Forgive me for returning to previously trodden ground, but even when December seems to crawl on like a dysthymic slough, I always find myself with a renewed appreciation for the austerity of the season. There is an elemental honesty in the cold beyond the mere rawness of authenticity and impartiality. Cold is the natural state of things, inasmuch as time is an arrow toward thermal equilibrium, and the average temperature of the universe is -270.42º C. Cold is a taste of the future. It's a keyhole into the end of things.
These wintertime walks are brisk and sobering. It does require an effort of will not to immediately turn and scuttle back to an artificially heated enclosure. (These reminders that human activity is circumscribed by environmental contingencies can be nothing but helpful.) The four senses that aren't shot through with cold have little to titillate them; there is not much activity to apprehend the mid-Atlantic woods after the first December snow. Hardly anything moves. Nothing makes much noise except for the occasional chicakdee or passing airplane. The summer forest of four months before is a bouquet of viridescence, earth tones, and bright-hued flowers; the winter forest is just white and disconsolate shades of grayish brown.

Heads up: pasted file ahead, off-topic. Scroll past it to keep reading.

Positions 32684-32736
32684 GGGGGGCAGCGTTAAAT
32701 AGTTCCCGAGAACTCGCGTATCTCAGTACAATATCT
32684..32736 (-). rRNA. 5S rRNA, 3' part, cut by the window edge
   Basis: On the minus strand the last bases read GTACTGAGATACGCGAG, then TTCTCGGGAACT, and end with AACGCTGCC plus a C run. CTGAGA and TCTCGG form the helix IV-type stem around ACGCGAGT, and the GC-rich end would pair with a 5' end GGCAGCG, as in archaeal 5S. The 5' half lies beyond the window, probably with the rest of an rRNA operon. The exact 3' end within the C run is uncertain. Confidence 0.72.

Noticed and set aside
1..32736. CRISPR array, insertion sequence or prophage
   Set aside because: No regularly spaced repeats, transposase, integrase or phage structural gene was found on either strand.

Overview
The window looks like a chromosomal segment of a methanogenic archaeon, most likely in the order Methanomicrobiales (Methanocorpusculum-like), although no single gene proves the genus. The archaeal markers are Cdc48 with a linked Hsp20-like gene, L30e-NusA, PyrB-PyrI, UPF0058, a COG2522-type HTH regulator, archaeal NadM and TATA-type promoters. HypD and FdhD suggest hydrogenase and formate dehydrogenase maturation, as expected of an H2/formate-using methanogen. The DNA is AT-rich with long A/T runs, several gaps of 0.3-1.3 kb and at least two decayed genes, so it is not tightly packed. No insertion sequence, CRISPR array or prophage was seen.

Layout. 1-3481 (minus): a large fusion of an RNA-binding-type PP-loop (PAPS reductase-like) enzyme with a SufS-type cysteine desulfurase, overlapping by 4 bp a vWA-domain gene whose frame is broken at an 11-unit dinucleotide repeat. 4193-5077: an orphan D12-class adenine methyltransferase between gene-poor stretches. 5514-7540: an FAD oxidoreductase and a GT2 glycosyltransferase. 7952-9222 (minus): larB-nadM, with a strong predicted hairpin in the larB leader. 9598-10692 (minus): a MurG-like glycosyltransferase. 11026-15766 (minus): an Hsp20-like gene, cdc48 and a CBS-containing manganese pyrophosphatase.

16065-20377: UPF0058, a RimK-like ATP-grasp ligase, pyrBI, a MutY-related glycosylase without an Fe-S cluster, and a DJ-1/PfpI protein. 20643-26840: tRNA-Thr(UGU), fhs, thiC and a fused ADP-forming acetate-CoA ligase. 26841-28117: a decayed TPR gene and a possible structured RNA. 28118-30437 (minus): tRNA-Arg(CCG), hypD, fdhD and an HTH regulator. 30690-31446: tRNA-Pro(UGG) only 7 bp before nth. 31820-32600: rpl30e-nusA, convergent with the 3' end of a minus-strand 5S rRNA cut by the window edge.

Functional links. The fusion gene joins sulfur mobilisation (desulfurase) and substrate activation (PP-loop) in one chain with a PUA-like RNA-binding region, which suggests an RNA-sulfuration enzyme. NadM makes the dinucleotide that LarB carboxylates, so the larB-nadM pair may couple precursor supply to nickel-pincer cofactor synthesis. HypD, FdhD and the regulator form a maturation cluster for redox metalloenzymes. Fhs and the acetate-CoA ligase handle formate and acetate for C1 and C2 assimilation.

At certain times, in certain attitudes, it seems positively achromatic. Black and white, unvarying in shade. And there are moments of visual fancy when it seems as though the protruding features of the landscape are superimposed over the snow, like inkstrokes on a white canvas.
If I were a better artist, there is a good chance my entire creative output between December and March would consist of minimalist ink renderings of winter landscapes. But since I'm not, I am resigned (not unhappily) to looking at other people's minimalist ink renderings of winter landscapes:
|Sesshu Toyo, Winter Landscape|
|Utagawa Hiroshige, Snow Falling on a Town|
|Utagawa Hiroshige, Evening Snow on the Asuka Mountain|
|Carolyn A. Pappas, Deerfield Orchard in Winter|
To this day, however, the art that best communicates winter as my heart recognizes it is found in Calvin and Hobbes:
I'm tempted to say I prefer the winter landscapes (or the parcels of them) from the weekday strips. The restrictions of the format impose a black/white binary which inspired some very stark, simple, and striking efforts from Mr. Watterson.
That last panel. Gorgeous. It's a safe bet that Watterson used a relatively dull two-panel joke as an excuse to give himself the space of a free panel to paint a parsimonious winter landscape in miniature.
Interestingly -- as far as I know -- all of the winter landscapes in the colored Sunday strips are rendered in grays and browns. All but one: the black ink/white canvas snowscape of the final strip:
Poland tomorrow. If I don't update between now and Saturday (which is possible), have a frostbitten but cautiously optimistic solstice, everyone!